Tenants might have invested in rental insurance, but what happens when there’s a break-in and the furniture that you provide in the unit goes missing? Or, what happens when your tenant is the one removing furnishings from the unit? While uncommon, it has been known to happen. One Naples, Florida, landlord realized more than $3,700 in furnishings went missing after a tenant moved out, removing rugs, tables, kitchenware, and more.
To prevent this kind of theft happening in your rental property, make sure you do a full background check on any prospective tenants moving into the property. This will help ensure that even if something does go missing after tenants move out, you increase the chances of recovering your missing items and pressing charges against the tenant. You’ll also want to ensure you have insurance both on the physical building you’re renting out, as well as its contents. This will make sure in the event anything happens to the interior or exterior of the property, you won’t be left paying for the repairs.
Having messy tenants is something that often comes with managing rental property, but nothing can prepare you for walking into an apartment where hoarding has taken place. Hoarding isn’t simply storing excess over a period of time, but many times there is often bio-hazard waste or even animal feces that accumulates over years of debris and filth. The smell that comes from hoarding is not something that is going to be easy for anyone to handle, and your maintenance crew likely won’t be able to tackle this task on their own. Simply removing trash isn’t going to be enough to repair the damage that comes after years of hoarding. You’ll need to call in a professional clean-up crew to fully remove all the filth and deodorize and sanitize the unit if you plan on renting it out again in the future. You will likely have to deep clean or remove carpets, and the walls will need a lot of TLC as well. This will be an expensive and time-consuming process, but it’s best to leave it to the professionals and not risk exposing yourself or your maintenance crew to possible contamination.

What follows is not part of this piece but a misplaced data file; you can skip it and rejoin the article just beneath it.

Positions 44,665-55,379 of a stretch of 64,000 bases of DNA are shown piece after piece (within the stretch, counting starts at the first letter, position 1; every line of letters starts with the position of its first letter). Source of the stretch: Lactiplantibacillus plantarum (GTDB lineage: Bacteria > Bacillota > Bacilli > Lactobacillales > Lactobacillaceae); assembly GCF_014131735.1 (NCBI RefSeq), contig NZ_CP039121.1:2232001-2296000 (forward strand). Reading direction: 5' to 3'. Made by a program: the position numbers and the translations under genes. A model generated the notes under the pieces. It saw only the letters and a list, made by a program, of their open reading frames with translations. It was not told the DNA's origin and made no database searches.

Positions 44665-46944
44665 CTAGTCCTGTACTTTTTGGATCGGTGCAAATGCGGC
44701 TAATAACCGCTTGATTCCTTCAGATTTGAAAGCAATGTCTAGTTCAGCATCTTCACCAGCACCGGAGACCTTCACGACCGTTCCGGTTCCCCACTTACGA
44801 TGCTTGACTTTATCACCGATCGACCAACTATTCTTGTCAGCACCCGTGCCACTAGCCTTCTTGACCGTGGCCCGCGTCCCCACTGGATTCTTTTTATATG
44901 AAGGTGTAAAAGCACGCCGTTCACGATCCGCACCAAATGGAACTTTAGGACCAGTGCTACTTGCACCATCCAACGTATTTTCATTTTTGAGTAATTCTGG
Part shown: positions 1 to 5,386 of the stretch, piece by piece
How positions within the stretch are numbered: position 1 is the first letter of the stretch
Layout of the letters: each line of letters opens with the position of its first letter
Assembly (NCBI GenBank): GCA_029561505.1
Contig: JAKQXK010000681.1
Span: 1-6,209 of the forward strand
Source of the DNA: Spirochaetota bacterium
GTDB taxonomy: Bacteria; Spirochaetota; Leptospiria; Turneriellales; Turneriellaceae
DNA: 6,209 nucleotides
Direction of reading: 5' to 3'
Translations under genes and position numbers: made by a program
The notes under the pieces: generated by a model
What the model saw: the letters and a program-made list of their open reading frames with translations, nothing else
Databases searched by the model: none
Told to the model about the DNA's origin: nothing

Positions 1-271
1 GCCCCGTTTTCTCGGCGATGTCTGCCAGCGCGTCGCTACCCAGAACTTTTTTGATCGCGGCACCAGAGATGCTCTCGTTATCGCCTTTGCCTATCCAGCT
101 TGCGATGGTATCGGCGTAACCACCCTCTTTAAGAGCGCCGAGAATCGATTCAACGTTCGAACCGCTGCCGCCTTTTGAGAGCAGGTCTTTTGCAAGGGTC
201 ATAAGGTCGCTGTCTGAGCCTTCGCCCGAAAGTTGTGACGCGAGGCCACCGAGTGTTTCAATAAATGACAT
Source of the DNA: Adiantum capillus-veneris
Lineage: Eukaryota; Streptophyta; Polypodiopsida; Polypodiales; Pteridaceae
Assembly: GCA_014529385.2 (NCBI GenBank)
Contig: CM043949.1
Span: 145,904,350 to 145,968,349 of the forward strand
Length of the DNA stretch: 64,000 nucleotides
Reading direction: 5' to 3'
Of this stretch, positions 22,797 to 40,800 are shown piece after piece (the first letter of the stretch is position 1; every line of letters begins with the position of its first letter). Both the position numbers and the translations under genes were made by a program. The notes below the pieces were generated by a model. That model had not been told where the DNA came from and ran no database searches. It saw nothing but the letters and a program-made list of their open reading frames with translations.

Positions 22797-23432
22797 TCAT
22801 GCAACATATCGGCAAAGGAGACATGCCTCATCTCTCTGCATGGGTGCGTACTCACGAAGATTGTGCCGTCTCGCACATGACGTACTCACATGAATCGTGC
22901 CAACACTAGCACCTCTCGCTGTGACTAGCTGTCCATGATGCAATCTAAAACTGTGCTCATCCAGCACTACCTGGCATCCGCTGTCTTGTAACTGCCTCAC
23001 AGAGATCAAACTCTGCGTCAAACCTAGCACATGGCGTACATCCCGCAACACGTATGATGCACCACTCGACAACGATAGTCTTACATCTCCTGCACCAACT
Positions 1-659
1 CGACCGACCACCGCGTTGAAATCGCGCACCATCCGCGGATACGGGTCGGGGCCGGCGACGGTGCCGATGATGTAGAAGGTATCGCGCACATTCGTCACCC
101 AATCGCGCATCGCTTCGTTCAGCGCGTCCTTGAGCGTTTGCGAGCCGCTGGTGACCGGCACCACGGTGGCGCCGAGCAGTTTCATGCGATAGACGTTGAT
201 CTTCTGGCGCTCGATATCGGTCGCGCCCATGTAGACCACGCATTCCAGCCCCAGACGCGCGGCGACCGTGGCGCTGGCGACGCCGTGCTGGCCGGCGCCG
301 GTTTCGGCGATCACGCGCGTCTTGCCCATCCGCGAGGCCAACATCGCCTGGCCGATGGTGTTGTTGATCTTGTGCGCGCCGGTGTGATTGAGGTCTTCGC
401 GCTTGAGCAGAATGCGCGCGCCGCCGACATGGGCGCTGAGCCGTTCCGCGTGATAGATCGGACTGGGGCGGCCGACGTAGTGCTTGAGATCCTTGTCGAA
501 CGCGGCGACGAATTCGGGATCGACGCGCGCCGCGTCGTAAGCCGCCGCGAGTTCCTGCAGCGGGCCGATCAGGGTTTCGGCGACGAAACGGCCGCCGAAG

Crime Happening at the Apartment Complex/in the Neighborhood
Unfortunately, many times this is out of your control as a landlord. In the event of a crime either in your apartment complex or in the community where your rental property is, you’ll need to do some damage control to make sure that your current and prospective tenants don’t think this is something that happens regularly. If a high-profile crime happened in the area, it’s going to take time for people to get the image of crime scene tape and police near your complex out of their mind.
About the Author: Brian Russell a freelance writer for New American Funding, a Fannie Mae Seller/Servicer, FHA Direct Endorsement — HUD Approved, and VA Automatic direct mortgage lender with over 400 employees. The company is licensed in 21 states, including Colorado home loans, across the nation and offerings a variety of home loan options, including FHA, Conventional, VA, HARP 2 and Jumbo Loans.